In his final trip to Philly, he was given a framed Lower Merion High School jersey — that’s Kobe’s school, in case you forgot — and it was presented by Dr. J.

Then the fans welcomed him like you see above.

That pumped up Kobe, who scored 13 first quarter points on 5-of-10 shooting, his best quarter of the season.

Rumor: Nets testing trade waters for Bojan Bogdanovic

Bojan Bogdanovic, Otto Porter Jr.
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If you play for the Brooklyn Nets, and your name is not Rondae Hollis-Jefferson, expect you will come up in trade rumors this season.

First up on the block, Bojan Bogdanovic. The report comes from Mike Mazzeo of ESPN.

Bogdanovic is in the first year of a three-year, $11 million deal, which isn’t bad for a guy playing nearly 25 minutes a night and scoring 8.4 points per game. There is a lot of potential in his game, if developed in the right setting — he’s a good shooter out on the wing who works well off the ball. He seems to have regressed this season, but how much of that is due to the Nets and their guard play (and just generally struggling) is up for debate.

Is there going to be interest in him? Probably. As always, it is about the price, what the Nets will demand. Whether the Nets can get anything back they want is up for debate.

Right now a lot of GMs are testing the waters for players, judging the market. That is a long way from a trade happening. But don’t be shocked if the Nets make a deal or two before the February deadline.

Just a reminder that Joakim Noah would like some more run

Joakim Noah
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Joakim Noah is playing 20.6 minutes a night coming off the bench for Fred Hoiberg and the Chicago Bulls this season.

And he doesn’t like it. He wants more run. He was getting 10 minutes more a night last season under Tom Thibodeau, and Noah wants some of those minutes back. Nick Friedel of ESPN sent out a tweet that was a reminder of just that.

Three thoughts here.

1) Reducing minutes for guys who battle injuries every season by the time the playoffs roll around was one huge reason Fred Hoiberg was brought in to coach the Bulls and Tom Thibodeau was shown the door. This isn’t just Hoiberg, the minutes reduction comes from management. While it is possible Noah’s spot in the rotation shifts (he could start at some point) and he might get a little more run, the Thibodeau era is gone.

2) There are legit reasons for Noah to want to play. First, he is a competitor who doesn’t like sitting. Second, the Bulls’ defense is elite when he plays (allowing 95.5 points per 100 possessions) and the Bulls outscore opponents by 1.3 per 100 when he plays. Finally, Noah is in the final year of his contract and scoring just 3.1 points per game is not going to help him earn more cash in the next deal.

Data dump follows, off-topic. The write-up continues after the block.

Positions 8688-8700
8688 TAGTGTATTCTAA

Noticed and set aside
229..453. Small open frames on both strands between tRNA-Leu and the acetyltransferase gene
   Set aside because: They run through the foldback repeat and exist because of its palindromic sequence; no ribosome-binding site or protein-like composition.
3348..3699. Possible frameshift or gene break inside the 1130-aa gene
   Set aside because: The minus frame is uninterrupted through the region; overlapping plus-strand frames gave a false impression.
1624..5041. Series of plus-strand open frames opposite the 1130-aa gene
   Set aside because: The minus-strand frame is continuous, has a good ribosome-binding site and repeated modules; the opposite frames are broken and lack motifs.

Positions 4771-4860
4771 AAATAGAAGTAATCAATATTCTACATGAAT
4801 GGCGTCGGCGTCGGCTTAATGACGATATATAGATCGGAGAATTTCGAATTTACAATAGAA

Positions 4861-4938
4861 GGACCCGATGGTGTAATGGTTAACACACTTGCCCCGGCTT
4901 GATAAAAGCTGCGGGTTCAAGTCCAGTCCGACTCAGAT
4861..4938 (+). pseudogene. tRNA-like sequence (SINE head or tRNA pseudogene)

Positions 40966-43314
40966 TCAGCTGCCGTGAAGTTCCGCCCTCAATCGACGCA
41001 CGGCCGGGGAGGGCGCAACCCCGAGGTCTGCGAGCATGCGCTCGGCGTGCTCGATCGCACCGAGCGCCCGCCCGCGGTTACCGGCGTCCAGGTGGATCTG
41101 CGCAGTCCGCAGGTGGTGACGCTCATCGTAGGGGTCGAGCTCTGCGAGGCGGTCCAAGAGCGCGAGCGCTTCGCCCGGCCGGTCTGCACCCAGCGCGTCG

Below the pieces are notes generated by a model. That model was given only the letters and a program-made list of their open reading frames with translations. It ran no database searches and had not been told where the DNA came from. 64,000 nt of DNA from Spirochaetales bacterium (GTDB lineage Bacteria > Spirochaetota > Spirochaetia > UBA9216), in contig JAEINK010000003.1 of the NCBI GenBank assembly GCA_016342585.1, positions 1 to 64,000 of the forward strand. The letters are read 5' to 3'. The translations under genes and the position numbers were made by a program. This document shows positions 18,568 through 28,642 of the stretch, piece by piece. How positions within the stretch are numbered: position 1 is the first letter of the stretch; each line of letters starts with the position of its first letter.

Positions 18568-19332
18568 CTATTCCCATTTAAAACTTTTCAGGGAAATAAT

3) Barring injury to another big, don’t expect a change.

Jimmer Fredette scores 37 in D-League debut while Floyd Mayweather watches

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You can’t make this stuff up.

After being cut by the Spurs during training camp, Jimmer Fredette decided to stay stateside and play in the D-League, looking for a way back into and another chance in the NBA (the banged up Pelicans picked him up for four games but released him again). Fredette put up impressive numbers in his debut with the Westchester Knicks (the New York Knicks affiliate), scoring 37 points on 12-of-17 shooting, hitting a couple of threes and getting to the line a dozen times.

All while boxer Floyd Mayweather looked on from courtside (Mayweather was there to see buddy Jordan Crawford).

If Fredette keeps putting up numbers, maybe he gets a call up. But nothing is seriously going to change for Fredette unless his defense improves markedly — that has always been the big problem, and not always one exploited the same way in the D-League. He is on the low end of the athleticism scale for the NBA (not college) and that has led teams to just target him when he comes in games. There is no mercy in the NBA, and Fredette has been the gazelle outside the herd that becomes the clear target.

But he’s had a good D-League game, it’s a start on a road back.